Jump to content
Free downloads from TNA ×
The Great War (1914-1918) Forum

Samuel John Huggins & John Alfred Huggins


Recommended Posts


One of my family history research interests is our Huggins line, originating from Glenarb, a townland near the town of Caledon, Co Tyrone, Ireland.

Our gr-gr-uncle, Samuel John Huggins [1864-1922], enlisted with the CEF at Hamilton (Ontario, Canada) on 21 Sept 1914, joining the 4th Battalion/1st Brigade with the rank of Major. However, the unit assignment at the top of the "Officer's Declaration Paper" indicates that he was assigned to the 120th Battalion.

I'll be sending away for Samuel John Huggins' (known to the family as "John") service record shortly, and hopefully that will sort out which was his Battalion during the Great War. According to the death notice for John, in the 14 June 1922 issue of the Toronto Daily Star, he attained the rank of Lieut.-Colonel.

According to his Attestation Papers, John's eldest son, John Alfred Huggins (b. 28 Jan 1896), enlisted with the CEF at Rickliffe (?) Camp on 4 Aug 1915. On enlistment, John's occupation was given as "civil servant", and the Canadian National Archives web site, "ArchiviaNet", indicates that he attained the rank of Lieutenant. I'll be sending away for this young man's service record, too.

Thought I'd post this research interest, on the offchance that another Huggins descendant visits this forum one day and, hopefully, recognizes one of these individuals.


Alison Causton

Link to comment
Share on other sites

Alison, I looked at John Alfred's attestation.

He joined the 77th, which makes it Rockcliffe Camp in Ottawa.

77th (Ottawa) Btn, Lt-Col D.R. Street, sailed June 19, 1916 with 38 officers and 1007 ORs, mobilized at Ottawa; absorbed by the 47th (Westminster) and 73rd (Royal Highlanders).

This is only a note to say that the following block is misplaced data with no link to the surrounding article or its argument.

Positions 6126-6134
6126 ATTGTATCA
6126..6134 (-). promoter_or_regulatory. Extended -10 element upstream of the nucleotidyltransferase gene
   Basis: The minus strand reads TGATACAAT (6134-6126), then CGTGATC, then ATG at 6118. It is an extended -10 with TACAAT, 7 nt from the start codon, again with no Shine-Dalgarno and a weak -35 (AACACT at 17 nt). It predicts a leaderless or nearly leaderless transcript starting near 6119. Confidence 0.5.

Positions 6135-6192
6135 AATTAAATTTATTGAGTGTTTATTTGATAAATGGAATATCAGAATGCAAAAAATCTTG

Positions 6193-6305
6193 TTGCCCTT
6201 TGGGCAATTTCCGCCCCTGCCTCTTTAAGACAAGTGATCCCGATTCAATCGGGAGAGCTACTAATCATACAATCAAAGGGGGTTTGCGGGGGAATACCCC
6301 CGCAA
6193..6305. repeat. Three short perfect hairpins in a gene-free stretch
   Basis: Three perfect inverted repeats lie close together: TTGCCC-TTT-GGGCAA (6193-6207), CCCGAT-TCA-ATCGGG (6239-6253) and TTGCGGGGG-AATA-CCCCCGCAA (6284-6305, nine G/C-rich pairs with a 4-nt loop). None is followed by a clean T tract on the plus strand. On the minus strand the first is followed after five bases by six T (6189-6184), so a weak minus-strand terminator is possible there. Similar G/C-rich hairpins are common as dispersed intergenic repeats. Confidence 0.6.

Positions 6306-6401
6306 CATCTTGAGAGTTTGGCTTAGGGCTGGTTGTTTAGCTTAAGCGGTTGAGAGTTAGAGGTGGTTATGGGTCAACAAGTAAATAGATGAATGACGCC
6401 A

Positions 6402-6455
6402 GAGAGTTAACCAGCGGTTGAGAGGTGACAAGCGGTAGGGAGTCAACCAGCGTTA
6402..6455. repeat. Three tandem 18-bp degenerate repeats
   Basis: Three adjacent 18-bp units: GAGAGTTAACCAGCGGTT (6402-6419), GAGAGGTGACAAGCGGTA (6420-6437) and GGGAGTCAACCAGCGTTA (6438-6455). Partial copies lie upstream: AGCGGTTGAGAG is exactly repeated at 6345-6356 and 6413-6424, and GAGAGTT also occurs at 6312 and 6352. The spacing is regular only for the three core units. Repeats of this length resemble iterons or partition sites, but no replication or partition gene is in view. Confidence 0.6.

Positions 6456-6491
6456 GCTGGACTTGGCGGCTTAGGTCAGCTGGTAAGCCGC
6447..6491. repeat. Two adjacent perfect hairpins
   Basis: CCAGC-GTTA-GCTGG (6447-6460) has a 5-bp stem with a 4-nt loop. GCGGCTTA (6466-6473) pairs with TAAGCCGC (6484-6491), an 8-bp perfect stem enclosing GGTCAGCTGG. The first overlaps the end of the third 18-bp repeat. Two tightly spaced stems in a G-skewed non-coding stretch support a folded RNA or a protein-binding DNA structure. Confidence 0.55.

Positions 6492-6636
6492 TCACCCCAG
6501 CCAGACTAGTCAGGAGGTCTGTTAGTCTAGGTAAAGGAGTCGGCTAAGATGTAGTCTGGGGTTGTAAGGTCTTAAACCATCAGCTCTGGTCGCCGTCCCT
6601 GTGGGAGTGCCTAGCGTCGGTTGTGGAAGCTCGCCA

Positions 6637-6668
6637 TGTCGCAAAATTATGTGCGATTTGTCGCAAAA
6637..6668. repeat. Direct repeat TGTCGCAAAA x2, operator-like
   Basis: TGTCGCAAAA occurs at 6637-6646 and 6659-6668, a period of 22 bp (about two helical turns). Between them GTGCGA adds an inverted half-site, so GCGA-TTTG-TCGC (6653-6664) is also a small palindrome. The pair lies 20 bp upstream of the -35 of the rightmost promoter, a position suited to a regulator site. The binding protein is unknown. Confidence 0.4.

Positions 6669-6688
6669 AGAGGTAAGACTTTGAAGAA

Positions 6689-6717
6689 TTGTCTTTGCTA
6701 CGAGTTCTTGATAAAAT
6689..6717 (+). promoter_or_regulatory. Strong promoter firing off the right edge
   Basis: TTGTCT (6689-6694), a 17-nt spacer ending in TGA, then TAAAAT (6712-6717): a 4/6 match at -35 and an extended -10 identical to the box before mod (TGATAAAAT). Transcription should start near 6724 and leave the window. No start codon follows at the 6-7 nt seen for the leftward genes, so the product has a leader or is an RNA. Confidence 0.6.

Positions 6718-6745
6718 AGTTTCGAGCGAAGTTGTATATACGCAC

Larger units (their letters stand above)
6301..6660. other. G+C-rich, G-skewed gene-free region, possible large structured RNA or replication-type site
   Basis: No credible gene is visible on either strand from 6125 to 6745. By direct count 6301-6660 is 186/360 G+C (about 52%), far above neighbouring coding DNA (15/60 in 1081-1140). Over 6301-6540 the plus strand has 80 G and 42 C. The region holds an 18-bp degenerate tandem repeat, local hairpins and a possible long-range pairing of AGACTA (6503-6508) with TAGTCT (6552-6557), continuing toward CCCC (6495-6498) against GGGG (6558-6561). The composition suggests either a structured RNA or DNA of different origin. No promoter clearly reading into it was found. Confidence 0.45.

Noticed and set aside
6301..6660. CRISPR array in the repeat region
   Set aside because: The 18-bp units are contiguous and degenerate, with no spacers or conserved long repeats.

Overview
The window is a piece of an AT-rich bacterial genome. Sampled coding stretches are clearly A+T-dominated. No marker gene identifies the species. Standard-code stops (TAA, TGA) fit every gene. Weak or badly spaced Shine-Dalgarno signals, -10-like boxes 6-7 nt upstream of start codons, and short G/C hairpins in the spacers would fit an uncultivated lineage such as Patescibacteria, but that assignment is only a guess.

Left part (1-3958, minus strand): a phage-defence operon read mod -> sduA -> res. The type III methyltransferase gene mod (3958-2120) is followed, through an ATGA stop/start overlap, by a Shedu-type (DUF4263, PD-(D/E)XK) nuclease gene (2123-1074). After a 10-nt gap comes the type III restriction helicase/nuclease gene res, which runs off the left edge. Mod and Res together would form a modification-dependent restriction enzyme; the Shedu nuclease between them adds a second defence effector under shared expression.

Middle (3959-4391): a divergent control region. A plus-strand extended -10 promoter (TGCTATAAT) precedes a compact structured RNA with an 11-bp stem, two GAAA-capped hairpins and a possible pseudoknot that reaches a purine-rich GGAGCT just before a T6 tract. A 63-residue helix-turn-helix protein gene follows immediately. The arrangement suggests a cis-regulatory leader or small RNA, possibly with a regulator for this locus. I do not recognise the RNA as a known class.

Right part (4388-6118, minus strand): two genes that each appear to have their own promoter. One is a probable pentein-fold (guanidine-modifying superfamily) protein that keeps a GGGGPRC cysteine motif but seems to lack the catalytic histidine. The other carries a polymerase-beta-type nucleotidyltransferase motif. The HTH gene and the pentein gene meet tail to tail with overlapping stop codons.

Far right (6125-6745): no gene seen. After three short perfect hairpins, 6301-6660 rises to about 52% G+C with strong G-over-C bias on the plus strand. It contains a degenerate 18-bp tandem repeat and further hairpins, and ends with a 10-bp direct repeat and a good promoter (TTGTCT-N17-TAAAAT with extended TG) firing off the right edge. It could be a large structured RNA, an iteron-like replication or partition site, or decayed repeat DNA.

It will be interesting to see which battalion he wound up with.

Peter in Vancouver

Link to comment
Share on other sites

Alison - the name Huggins is relatively rare in NI. I know that Huggins with WW1 connections were in the Ballycastle, Co. Antrim area at that time.

Also, there is a Bob Huggins (from Ballycastle/North Antrim) working, as far as I know, with Downtown Radio, a commercial local Radio Station in the province.

Far out connection?


Link to comment
Share on other sites

Peter: Yes, I'll have to report back once the service record arrives. Any idea how long this usually takes (i.e., ordering from the National Archives)?

Desmond: Researching the Huggins surname in Northern Ireland, and also into Counties Cavan and Monaghan, has been relatively easy because it (the surname) occurs so infrequently. I think the Huggins-es in Counties Cavan, Monaghan and Tyrone were very likely descended from a common branch, but how to prove ... ah, that's the question. I'm aware of the one or two families that occurred in County Antrim (often with "Huggan" in lieu of "Huggins"), and it seems to me that I've seen a grave marker inscription online for that WWI fella, of the Irish Horse, if I recall correctly. Oh yes, here it is: http://vaugh.co.uk/documents/nih_dead_ww1.htm ... Alfred Huggins of Port Longfield, Co Antrim. Would be interested if this man "belongs to" Bob.

If our lines are related, it might be from one Antonii Huggins from the early 17th century in Co Donegal, but again, how can we tell ;-). Sounds like Irish research, yes? :rolleyes:

Still, d'you think Bob will appreciate the value of being, potentially, a *far out* relation?!! Hehe.

Seriously, though, I've researched the County Tyrone lot in depth, and if he knows his Huggins lot back to the 18th century, then we could compare notes. Our bunch dispersed from Co Tyrone (or married into other local families, i.e. Marshall, Girvin, Kennedy, etc.) by the late 19th century, some to England, Canada, County Wicklow, and one spinster aunt to Belfast ... and I've wondered if the current Huggins residents in & around Belfast might, just might, be related.

Bringing this wandering train of thought back on-topic, our branch of the Huggins from Caledon did have a strong military tradition, beginning with John Joseph Huggins [1816-1876], who enlisted with the 45th Regiment of Foot in 1834, and served abroad at St Helena and at Fort Henry at Kingston (Canada).

For now,

Alison Causton

Link to comment
Share on other sites

Create an account or sign in to comment

You need to be a member in order to leave a comment

Create an account

Sign up for a new account in our community. It's easy!

Register a new account

Sign in

Already have an account? Sign in here.

Sign In Now
  • Create New...